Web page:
Sunday, January 18, 2009

THINGS TO DO IN DENVER WHEN YOU'RE DEAD

I'm in the Denver airport now, where they have no WiFi at all. Not even the pay-as-you-go kind. But I have this magic thingy that accesses the cell phone waves so here I am. Ha! Actually I've never seen the movie Things to Do in Denver When You're Dead (referenced in the title). But I was on TV in Denver once. Never got a tape of that one, though. So I have no idea what it looked like. I was here last year when I did some speaking gigs in Boulder. That was fun. Hey Boulder! Have me out there again!

I wrote about the Boulder gigs in my new book. And speaking of that self-same new book, I just got a printed copy of it. Scary! This is definitely the most terrifying book I've written yet. To me, at least. Anyway, this means the books are now printed up, so they could start making their way into stores any time. The official release date is February 14th (it's the perfect Valentine's Day gift). But the way publishing works is that those release dates are just approximates.

I mentioned the death of Patrick McGoohan in my last post. I wanted to mention another important passing in this one. Dave Day, electric banjo player of The Monks passed away on January 10, 2009. The full story is here. The Monks invented punk rock ten years ahead of time with their 1966 LP Black Monk Time, released only in Germany at the time. The CD version is, fortunately, now available for all to hear. So go get yours today.

The Monks record was just a rumor to me for years. I'd read about it. But copies never showed up anywhere. Or when they did they cost several hundred dollars. I finally heard the CD in the mid-nineties and it was too intense for me to listen to it all the way through the first time I tried. And I played bass for Zero Defex! This was mighty massive pounding punkrock long before the word was even invented. In fact I'd say some of that record has yet to be matched by anyone for sheer in-your-face-ness. No wonder they broke up after just one album. If you ever needed proof that certain artists can see into the future, this record is it.

I just saw a really great documentary about the band called Transatlantic Feedback. You might be able to get it through The Monks official website. Unfortunately the producers of the film have been removing videos of The Monks from YouTube. This is an extraordinarily silly move on their part because those videos would have promoted their movie like nothing else possibly could have. I'd love to have linked to one here, but now I can't. Sorry.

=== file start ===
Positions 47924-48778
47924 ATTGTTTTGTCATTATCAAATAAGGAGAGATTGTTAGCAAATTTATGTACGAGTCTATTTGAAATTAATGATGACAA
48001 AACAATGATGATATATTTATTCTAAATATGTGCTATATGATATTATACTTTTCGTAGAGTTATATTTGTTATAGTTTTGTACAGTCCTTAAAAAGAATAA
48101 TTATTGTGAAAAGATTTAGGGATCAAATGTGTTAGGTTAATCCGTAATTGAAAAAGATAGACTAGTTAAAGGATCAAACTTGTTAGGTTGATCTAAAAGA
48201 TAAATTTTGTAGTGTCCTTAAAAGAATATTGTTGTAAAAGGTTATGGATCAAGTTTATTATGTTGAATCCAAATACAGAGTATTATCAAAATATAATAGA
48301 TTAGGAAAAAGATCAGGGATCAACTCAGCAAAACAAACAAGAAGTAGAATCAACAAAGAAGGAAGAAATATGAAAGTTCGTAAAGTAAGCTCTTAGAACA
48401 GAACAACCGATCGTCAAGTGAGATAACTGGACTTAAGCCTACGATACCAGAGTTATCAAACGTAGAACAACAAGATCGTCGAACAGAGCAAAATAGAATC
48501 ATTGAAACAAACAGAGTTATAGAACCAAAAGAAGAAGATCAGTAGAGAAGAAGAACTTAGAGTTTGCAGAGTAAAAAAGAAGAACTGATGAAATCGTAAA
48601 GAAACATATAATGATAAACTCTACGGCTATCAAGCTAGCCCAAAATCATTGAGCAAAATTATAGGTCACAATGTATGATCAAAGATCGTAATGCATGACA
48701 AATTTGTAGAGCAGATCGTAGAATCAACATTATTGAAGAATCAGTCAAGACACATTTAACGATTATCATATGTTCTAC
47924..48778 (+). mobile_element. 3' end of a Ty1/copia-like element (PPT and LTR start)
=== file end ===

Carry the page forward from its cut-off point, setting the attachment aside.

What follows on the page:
I'm on my way to Dallas to visit my dad there. Nobody e-mailed me from the area, so I guess I won't be visiting any Zen centers while I'm there. I wonder if there even are any. I know the Sokka Gakkai people have a place in town. You can read in my new book about how I discovered that following my mother's death in the Dallas area in 2007 (look how many plugs I'm getting in today!). I'll be back in Santa Monica by Saturday, though, for those brave souls who may want to come do some zazen.

My flight's boarding soon. I'll report back from Dallas later. See ya!

ADDENDUM:

Look! I found a video of The Monks that escaped the purge...

30 comments:

Anonymous said...

Ruben Habito has a place there, you should give him a call.

fancy wimp said...

Bummer about the WIFI
DIA provides free WiFi Internet access throughout the airport in Jeppesen Terminal and Concourses A, B, and C.

Your wireless device should automatically detect and connect to DIA’s free public wireless network. To connect manually, use the airport's service set identifier (SSID) of DIAFREEWIFI. The SSID is case sensitive, use all capitals when entering the identifier manually.

If you do not automatically connect, or if you are having trouble making a connection, call (888) 490-3771 for 24-hour customer support. Additional information about DIA’s WiFi service is available at aiport information booths.

grisom said...

*reads the back cover* FRUIT FLIES LIKE A BANANA.

Fuck. Yes.

Anonymous said...

If you feel like taking a drive, you can visit the Quang Chieu Zen Monastery in Rendon.

Mysterion said...

Dude:

Way to go. You hit every visible nail on the head. You know: "The nail that sticks up, we pound it down."

I bought the first 3 anthologies of the prisoner on DVD (9 episodes?) and will send them your was if you want 'em. Then you can sell 'em on eBay. I paid between $3 and $6 per DVD and they seem to be selling on the high side of $15 or even $20 now that the artist has died. It might be rice in your bowl for a few weeks...

More later, or not.

Cha-ryu

Sam said...

Just so you know, the movie referenced in the title was first the title of a song by Warren Zevon. So now you have a movie to watch and a song to hear! :)

PhilBob-SquareHead said...

I'll definitely have to check out the Monks. I could pick out a few other artists(?) whom may be considered the first punks. Hazil Adkins, Link Wray, small label rockabillies, Nuggets era garage bands....etc.

Jinzang said...

I'm on my way to Dallas to visit my dad there. Nobody e-mailed me from the area, so I guess I won't be visiting any Zen centers while I'm there. I wonder if there even are any.

Google found the Maria Kannon Zen Center, so wonder no more.

bob said...

"Ruben Habito, founding Teacher of MKZC, received authorization to teach Zen from Yamada Koun in 1988, and was conferred the Zen name of Keiun (Grace Cloud). In his early twenties, Habito went to Japan in 1970 from his native Philippines and was ordained Jesuit priest in Tokyo in 1976."